In late September Congress passed legislation establishing national standards that restrict the use of restraints and seclusion. The impetus for the requirements contained in the Children's Health Act of 2000 (see box) came largely from a 1998 report published in the Hartford (Conn.) Courant that documented 142 deaths over a ten-year period as a result of these procedures . Many of the deaths reported by the Hartford Courant were among children. On the basis of the report, the Harvard Center for Risk Management estimated that 50 to 150 patients die annually as a result of restraints and seclusion.
The legislation contains two separate sets of requirements, one for facilities receiving federal funds and one for nonmedical community-based treatment facilities for children and youth. The new national standards apply only to psychiatric treatment facilities—they do not affect use of seclusion and restraints in schools, wilderness camps, jails, and prisons.
Key provisions under the general requirements include the following:
• Restraints and involuntary seclusion may be imposed only to ensure the physical safety of a patient. They cannot be used as punishment or for staff convenience.
• Restraints and involuntary seclusion may be imposed only under the written order of a physician or other licensed practitioner as required under state law. Orders must specify duration and circumstances.
• Although no time frame is specified for a face-to-face evaluation of a patient who is restrained or secluded, the legislation declares that the absence of such a provision should not be construed as offsetting or impeding any federal or state regulations that provide greater protections. The effect is to affirm hospital rules promulgated last year by the Health Care Financing Administration, including the requirement for a face-to-face evaluation of a patient by a licensed professional practitioner within one hour after restraint or seclusion is initiated.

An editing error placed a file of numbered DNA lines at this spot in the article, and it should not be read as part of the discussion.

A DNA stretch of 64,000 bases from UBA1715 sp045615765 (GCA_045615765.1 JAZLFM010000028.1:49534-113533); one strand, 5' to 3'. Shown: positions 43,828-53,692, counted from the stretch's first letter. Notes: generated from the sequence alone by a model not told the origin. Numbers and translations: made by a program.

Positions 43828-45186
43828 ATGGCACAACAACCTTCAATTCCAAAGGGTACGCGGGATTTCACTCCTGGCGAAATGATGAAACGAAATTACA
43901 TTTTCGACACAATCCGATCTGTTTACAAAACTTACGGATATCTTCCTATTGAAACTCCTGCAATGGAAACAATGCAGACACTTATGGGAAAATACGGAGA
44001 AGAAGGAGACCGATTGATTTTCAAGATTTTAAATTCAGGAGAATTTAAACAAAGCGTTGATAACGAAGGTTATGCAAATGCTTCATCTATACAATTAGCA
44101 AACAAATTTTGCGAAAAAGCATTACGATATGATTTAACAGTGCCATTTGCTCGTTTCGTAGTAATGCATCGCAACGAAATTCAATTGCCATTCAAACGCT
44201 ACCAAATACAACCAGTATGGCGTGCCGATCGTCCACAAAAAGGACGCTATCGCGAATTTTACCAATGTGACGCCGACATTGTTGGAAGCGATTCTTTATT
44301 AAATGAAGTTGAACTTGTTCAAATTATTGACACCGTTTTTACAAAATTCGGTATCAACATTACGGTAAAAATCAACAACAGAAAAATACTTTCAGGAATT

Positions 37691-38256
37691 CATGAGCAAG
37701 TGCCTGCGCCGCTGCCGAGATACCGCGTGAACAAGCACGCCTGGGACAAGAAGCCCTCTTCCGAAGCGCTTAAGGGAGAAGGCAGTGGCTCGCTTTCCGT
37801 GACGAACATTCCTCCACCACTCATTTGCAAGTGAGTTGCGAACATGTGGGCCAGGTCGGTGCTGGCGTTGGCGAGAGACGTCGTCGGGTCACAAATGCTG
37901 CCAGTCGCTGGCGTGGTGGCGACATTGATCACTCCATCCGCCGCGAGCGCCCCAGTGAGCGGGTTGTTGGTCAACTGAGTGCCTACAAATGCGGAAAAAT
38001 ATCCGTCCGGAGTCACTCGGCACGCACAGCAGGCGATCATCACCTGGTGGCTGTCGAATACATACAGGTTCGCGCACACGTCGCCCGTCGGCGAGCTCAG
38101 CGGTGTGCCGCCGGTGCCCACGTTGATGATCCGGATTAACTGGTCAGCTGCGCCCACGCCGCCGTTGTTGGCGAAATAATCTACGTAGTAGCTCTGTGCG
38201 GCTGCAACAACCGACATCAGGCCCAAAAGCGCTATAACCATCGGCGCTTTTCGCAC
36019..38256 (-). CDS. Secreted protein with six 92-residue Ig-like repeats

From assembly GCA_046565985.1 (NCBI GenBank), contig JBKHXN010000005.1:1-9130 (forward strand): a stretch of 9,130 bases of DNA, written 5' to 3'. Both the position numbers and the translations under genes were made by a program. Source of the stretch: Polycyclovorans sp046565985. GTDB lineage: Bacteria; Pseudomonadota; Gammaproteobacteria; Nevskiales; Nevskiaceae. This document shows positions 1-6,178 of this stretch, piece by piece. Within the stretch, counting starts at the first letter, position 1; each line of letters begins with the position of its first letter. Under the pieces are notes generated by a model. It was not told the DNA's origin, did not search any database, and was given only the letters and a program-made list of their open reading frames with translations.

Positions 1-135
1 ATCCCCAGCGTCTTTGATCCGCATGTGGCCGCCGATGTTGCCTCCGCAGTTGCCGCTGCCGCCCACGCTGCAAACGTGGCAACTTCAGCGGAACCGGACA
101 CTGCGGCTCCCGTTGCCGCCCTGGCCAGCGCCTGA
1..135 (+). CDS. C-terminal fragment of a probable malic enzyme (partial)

• Facilities must report every death that occurs within 24 hours after a patient has been removed from restraints or seclusion. The Department of Health and Human Services (HHS) will determine the agencies to which reports must be filed; most likely they will include state protection and advocacy agencies.
• Within 12 months HHS must issue regulations specifying adequate numbers of staff for facilities and appropriate training in the use of restraints and seclusion and alternative approaches.
For nonmedical community children's programs, the legislation specifies that restraints and seclusion may be used only in emergencies and only to ensure immediate physical safety. Mechanical restraints are prohibited. Seclusion is allowed only when a staff member continuously monitors the patient face to face. Time-outs are not considered seclusion, and physical escorts are not considered physical restraints.
In such children's programs, only individuals trained and certified by a state-recognized body may impose restraints and seclusion. Until a state certification process is in place, these procedures can be used only when a supervisory or senior staff member with skills and competencies specifically listed in the legislation conducts a face-to-face assessment within an hour after the procedures are imposed. The use of restraints and seclusion must then be monitored by the supervisory or senior staff member.